and by the appearance of the Villafranchian fauna. Subsequently the stratigraphy of North China is characterized by four sedimentary periods and their respective intervening erosion stages; these are, successively from start to finish, the Red Clay, the Huangshui Erosion, the Reddish Clay, the Chingshui Erosion, the Malan Loess, the Pan- chiao Erosion, and the Panchiao Alluvium. From a palaeontological standpoint, a Villafranchian (Lower Pleistocene) fauna characterizes the Red Clay stratum, a Middle Pleistocene fauna charac- terizes the lower two thirds of the Reddish Clay stratum, an Upper Pleistocene fauna characteriz- es the upper third of the Reddish Clay stratum and the Malan Loess stratum, and a Modern fauna characterizes the Panchiao Alluvium. Both the fauna and the geological cycle of sedimentation and erosion suggest cyclical climatic changes, and Movius asserts that such climatic changes were probably related to the glacial and inter -

    glacial cycles of the Himalayas. Within each of the major climatic and sedi-

    mentary phases of the Pleistocene in North China- Red Clay, Reddish Clay, Loess, and the Panchiao Alluvium- minor subdivisions can in some in- stances be made. The Reddish Clay stage repre- sents a long cycle of Choukoutien (Upper Sanmeni- an) sedimentation which, according to the sedi- mentary history at Choukoutien alone, can be broken down into at least two cold and dry phases and a warm and damp interval; these have been correlated by Movius with the second glacial, the second interglacial, and the third glacial of the Himalayas, respectively. In the Fenho and the Huangho valleys of Shansi and Honan, a widespread horizon of "tubercles" or "concretions" has been identified in the upper levels of the Reddish Clay, in which Palaeolithic assemblages are often found. It is possible that this concretion band indicates a "fluviolacustrine" interstadial within the upper phase of the Reddish Clay Stage- the third glacial stage represented by Choukoutien Locality 15 (Chia, Wang and Chi 1960). But it seems equally possible that the Chingshui Erosion Stage is not universally represented geologically in North China, whereas the concretion bands in the upper levels of the Reddish Clay stage were deposited during a time when the Chingshui Erosion was active elsewhere but only marginally affected the Fenho valley (Movius 1956; K. C. Chang 1958, 1962a). More work in geomorphology and palaeon- tology will be necessary before one of these possi- bilities can be said to be the more likely. After the Chingshui Erosion Stage (when the so called Basal Gravel was deposited), the Malan Loess was accumulated during a long period of time that probably corresponds to the Fourth Glacial in the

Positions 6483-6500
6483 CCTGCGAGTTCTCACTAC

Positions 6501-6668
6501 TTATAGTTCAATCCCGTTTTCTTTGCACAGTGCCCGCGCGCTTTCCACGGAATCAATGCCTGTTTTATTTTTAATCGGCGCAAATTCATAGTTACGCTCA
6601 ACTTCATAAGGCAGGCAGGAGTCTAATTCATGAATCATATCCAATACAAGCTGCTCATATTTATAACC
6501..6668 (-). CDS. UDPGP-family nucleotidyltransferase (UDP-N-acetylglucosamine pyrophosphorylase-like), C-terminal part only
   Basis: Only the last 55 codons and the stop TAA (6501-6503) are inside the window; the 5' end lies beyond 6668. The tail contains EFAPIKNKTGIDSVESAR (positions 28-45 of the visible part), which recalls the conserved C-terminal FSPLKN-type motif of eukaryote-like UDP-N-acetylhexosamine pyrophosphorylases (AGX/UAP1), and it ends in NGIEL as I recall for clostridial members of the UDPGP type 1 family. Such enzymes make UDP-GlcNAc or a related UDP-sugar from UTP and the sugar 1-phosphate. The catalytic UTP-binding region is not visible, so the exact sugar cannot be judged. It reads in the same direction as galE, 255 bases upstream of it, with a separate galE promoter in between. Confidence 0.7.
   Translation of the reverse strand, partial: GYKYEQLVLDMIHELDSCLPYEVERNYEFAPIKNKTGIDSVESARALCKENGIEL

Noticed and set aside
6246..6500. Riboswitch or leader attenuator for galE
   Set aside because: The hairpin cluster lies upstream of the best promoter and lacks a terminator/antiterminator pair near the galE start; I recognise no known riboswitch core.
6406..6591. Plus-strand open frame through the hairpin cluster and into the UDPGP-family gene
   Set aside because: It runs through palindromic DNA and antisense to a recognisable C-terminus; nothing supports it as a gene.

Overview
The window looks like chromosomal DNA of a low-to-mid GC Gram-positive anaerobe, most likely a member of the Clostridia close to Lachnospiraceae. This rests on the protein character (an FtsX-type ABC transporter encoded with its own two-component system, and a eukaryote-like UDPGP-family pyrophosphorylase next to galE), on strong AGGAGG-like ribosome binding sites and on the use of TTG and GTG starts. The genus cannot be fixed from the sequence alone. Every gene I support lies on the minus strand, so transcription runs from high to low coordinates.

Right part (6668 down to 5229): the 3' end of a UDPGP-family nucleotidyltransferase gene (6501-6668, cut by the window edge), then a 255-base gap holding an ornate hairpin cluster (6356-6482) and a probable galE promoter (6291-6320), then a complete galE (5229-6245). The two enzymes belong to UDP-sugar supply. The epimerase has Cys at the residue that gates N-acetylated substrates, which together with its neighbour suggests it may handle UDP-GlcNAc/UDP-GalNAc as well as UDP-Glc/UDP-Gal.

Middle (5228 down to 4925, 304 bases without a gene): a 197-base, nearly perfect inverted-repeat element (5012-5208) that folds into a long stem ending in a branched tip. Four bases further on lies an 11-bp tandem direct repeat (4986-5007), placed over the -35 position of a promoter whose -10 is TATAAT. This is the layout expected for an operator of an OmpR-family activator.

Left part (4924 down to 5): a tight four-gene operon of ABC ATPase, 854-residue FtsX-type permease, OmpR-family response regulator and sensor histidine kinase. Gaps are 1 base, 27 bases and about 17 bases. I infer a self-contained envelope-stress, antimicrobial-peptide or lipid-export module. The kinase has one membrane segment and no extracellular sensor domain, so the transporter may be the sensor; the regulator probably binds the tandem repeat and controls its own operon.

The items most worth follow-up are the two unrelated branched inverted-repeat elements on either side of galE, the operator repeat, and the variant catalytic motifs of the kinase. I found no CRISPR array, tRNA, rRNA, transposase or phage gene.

1. (Teilhard de Chardin 1937, 1941; de Terra 1941; Pei 1939e; Movius 1944, 1948; K. C. Chang 1958, 1962a).